And is this even an issue? It apparently is for the individual who wrote this first-person account in The Guardian. With the heading Why I Quit Alcohol:
The author self-identifies as a millennial who grew up in a drinking culture, partied heavily throughout high school and college, and kept it up during her early twenties, when she was beginning her career as a journalist.
As for so many people, the pandemic led to a significant increase in daily consumption, followed inevitably by a number of consequences. Her inspiration for this pattern of nightly intoxication: Gwyneth Paltrow.
Beginning to recognize her growing problem, she became interested in the Sober Curious movement. We’ve discussed that here before.
For her, it was a revelation. Her drinking, she concluded after reading about the subject, qualified as ‘grey-area drinking’, which she says means that “you don’t have a drinking problem, but you do have a problem with drinking.” Most importantly, she insists, it also means you do not have a severe alcohol use disorder per DSM5.
All this illustrates is the confusing way terms are used in discussions about alcohol-related problems.
According to Merriam Webster, problem drinking refers to “a habit of regularly drinking too much alcohol.” You can’t be less specific than that. How much is too much? How often is regular? In our writer’s case, so long as it doesn’t suggest the problem is severe, she’s happy.
I’m not sure she’s aware that virtually every drinker who winds up in treatment for a severe alcohol disorder does so only after going through an extended period of questioning about whether they qualify as ‘alcoholic’. In part, that’s because the stigma around alcoholism makes people feel ashamed, in need of distancing themselves from the label.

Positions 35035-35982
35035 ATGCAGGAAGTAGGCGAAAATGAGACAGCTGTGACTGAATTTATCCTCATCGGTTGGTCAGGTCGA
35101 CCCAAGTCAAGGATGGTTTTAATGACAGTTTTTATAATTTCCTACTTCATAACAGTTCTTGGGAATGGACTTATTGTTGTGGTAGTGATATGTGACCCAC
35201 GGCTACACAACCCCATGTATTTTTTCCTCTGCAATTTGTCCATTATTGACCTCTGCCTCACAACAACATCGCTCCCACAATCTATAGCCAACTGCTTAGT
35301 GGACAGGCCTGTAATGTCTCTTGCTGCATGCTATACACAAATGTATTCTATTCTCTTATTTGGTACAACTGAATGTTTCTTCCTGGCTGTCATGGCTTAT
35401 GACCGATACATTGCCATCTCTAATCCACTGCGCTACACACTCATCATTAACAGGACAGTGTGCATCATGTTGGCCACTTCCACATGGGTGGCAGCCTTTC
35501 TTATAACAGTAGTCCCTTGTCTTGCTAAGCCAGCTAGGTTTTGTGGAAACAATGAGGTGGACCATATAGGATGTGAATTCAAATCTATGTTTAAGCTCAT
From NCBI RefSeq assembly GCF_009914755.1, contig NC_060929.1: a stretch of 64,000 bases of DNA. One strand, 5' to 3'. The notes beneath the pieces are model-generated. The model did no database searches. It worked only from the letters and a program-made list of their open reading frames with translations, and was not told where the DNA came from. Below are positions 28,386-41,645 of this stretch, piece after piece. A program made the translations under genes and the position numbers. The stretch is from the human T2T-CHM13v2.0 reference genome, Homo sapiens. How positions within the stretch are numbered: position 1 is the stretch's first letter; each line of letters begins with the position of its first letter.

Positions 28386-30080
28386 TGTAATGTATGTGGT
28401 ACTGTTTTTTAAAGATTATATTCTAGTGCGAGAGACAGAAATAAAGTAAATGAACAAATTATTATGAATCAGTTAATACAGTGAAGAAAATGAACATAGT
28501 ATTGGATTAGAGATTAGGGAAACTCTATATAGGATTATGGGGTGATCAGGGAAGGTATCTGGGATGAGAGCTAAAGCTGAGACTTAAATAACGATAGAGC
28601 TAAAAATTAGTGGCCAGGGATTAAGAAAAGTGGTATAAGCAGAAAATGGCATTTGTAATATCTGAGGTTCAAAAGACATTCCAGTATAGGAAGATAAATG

I know that patients aren’t exactly elated to hear their physician say they have Type II diabetes, but they don’t ordinarily interpret that as an attack on their character — which often happens when someone is confronted with alcoholism. “I was instantly on the defensive,” says one recovering person. “My brain went into overdrive. All I could think about was how to prove it wasn’t true.”
Then comes the question of abstinence. “I knew I didn’t want to give up drinking entirely,” the author admits, “but I wanted to give up getting drunk.” That’s at the core of the dilemma. In the drinker’s mind, people with severe alcohol disorders probably should give up drinking altogether. People in the ‘grey-area’, wherever that is, can perhaps learn to control their drinking. Or so she believes.
I’ve noticed that folks who don’t have a problem with alcohol may find this difficult to understand. “What’s the big deal?” someone will say. “You’d rather risk another accident? Possibly fatal?” In fact, many people with AUDs would risk exactly that, cheerfully, in exchange for one more shot at controlled drinking. Even those folks who’ve already tried and failed, over and over,
I guess hope does spring eternal.
The DSM5 treats alcohol use disorders as existing along a spectrum, from mild to severe. Mild is indicated by 2 to 3 of the listed symptoms. Moderate suggests 4 to 5 symptoms. Severe AUD requires the clinician identify 6 or more symptoms fromn the list.
By the way, over the years I’ve met plenty of people in treatment programs who check most or all of the boxes, yet continue to insist they do not qualify as alcoholic. Sometimes before anyone has bothered to ask. As in “My name is Bob and I am not an alcoholic.”
Given what the author has revealed, it sounds as if she’s in the moderate category, at present at least, She says she did quit drinking for several months, and liked the way she felt. So now she’s settled on a regimen of non-alcoholic beer and the occasional glass of wine with a steak dinner.
All we can do is wish her luck. It’s still an open question as to whether she will develop further problems with alcohol in future. We know that often happens. Things plateau for a period, and then somehow, for certain individuals, the engine revs up again.